After driver protests and complaints, the Port of Seattle may spend $6.5 million to rebuild the dilapidated bathroom and waiting area shared by 1,000 taxi and ride-share drivers at the airport.
Port staff are requesting authorization from the port commission to rehab a mold-covered bathroom for taxi drivers and build a new bathroom for drivers for services like Uber and Lyft.
Here's a look at what the bathroom—which Port Commissioner Fred Felleman calls an "embarrassment"—looks like right now:
That dump is shared by about 400 taxi drivers, who sometimes wait hours to pick up passengers leaving the airport. Nearby, hundreds more Uber and Lyft drivers share porta potties and sometimes also use the taxi drivers' bathroom. In recent weeks, taxi drivers protested their working conditions, including the bathroom and fees they pay to the port. They say those fees prevent them from making a living wage.
The two new restroom facilities will cost $2.3 million to design and $4.2 million to build. Back in 2015, the port planned to rehab the building and spent some money on design. But the CEO at the time—who has since resigned amid a scandal—tabled the project and wanted the taxi company using the lot to pay for the rehab instead, according to airport spokesperson Perry Cooper. The taxi company Eastside for Hire agreed to spend $300,000 improving the building. That never happened, though. Instead, the port changed course and decided it should spend more on the facility, according to Cooper.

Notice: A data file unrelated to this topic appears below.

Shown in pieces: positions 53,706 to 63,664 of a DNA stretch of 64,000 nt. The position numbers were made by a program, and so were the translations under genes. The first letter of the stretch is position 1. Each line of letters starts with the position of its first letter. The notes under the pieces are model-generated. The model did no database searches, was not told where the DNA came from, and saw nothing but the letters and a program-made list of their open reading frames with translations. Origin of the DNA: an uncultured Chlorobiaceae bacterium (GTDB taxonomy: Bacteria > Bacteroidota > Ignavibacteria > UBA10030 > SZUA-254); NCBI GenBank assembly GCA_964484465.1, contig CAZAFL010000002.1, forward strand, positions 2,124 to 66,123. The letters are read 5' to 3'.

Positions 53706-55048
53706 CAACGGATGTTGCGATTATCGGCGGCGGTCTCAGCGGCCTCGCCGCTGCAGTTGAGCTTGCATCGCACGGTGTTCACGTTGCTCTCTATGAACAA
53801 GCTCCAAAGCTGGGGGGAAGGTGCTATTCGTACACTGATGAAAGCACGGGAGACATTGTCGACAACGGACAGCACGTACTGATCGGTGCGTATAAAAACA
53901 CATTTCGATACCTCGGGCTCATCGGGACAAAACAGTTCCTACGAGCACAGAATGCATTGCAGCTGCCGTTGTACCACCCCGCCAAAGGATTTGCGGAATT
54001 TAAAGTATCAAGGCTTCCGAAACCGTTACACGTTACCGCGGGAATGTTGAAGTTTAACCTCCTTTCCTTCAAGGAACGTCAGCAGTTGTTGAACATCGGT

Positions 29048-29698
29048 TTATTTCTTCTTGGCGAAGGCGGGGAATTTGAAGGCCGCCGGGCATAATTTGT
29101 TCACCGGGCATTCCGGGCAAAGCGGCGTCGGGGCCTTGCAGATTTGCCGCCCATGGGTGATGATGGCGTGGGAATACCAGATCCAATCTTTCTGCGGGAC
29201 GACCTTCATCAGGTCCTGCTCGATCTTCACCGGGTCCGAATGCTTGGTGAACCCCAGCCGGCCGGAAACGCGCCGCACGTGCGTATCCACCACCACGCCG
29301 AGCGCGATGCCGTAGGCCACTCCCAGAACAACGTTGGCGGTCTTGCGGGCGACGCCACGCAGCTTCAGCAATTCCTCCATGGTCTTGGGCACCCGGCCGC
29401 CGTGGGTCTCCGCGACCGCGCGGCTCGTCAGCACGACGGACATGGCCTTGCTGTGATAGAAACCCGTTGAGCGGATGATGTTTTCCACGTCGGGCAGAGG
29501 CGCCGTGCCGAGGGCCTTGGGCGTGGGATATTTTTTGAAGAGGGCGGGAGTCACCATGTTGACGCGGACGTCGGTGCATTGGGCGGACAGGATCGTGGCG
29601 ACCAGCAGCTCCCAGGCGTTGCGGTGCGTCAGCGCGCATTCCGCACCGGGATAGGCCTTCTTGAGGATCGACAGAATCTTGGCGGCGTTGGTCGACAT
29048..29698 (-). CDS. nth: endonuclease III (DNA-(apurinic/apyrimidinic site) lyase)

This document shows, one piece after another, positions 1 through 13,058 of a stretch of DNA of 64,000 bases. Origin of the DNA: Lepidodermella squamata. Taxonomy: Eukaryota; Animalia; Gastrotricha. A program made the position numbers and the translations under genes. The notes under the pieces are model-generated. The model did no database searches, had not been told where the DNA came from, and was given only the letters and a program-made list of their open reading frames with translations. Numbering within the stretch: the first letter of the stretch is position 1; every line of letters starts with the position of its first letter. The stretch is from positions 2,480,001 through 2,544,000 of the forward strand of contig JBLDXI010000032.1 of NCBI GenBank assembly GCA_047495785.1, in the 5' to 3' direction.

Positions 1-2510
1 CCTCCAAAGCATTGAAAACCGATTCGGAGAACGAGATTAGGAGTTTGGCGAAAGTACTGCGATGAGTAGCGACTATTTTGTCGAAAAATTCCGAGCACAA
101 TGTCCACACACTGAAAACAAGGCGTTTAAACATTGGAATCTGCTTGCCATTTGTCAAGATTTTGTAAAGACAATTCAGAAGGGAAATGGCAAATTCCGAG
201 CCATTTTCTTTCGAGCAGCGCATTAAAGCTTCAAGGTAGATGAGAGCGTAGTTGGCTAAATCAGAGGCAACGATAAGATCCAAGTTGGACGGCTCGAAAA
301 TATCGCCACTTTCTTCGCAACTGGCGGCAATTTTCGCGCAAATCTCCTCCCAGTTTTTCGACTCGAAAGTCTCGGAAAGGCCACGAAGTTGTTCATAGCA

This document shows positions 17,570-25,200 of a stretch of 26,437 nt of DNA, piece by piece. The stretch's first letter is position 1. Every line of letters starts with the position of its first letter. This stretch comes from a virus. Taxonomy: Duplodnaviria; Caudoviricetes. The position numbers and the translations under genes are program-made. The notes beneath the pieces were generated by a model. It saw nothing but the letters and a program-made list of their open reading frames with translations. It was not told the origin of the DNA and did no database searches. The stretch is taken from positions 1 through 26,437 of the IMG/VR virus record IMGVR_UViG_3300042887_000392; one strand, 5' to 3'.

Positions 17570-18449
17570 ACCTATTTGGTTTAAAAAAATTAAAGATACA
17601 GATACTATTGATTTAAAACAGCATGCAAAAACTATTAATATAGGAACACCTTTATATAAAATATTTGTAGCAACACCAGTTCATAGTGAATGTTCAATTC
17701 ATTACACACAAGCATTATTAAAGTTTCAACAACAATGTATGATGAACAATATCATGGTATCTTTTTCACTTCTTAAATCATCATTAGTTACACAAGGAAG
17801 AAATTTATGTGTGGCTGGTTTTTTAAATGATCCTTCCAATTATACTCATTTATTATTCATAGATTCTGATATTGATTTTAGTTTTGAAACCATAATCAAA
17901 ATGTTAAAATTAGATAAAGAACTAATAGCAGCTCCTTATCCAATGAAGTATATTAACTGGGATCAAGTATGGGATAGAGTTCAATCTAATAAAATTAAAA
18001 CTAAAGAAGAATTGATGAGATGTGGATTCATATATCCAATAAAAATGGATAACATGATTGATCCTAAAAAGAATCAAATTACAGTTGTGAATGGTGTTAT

The new project has been "on track" since this spring, but recent protests spurred the port's interim executive director to speed up the project, Cooper said.
Some money has already been OK'ed for the rehabilitation, so today's vote will determine whether the port will spend the final $4.4 million needed. That money will come from garage parking fees, tenant leases, and other sources in what's known as the Airport Development Fund.
The port commission meets at noon.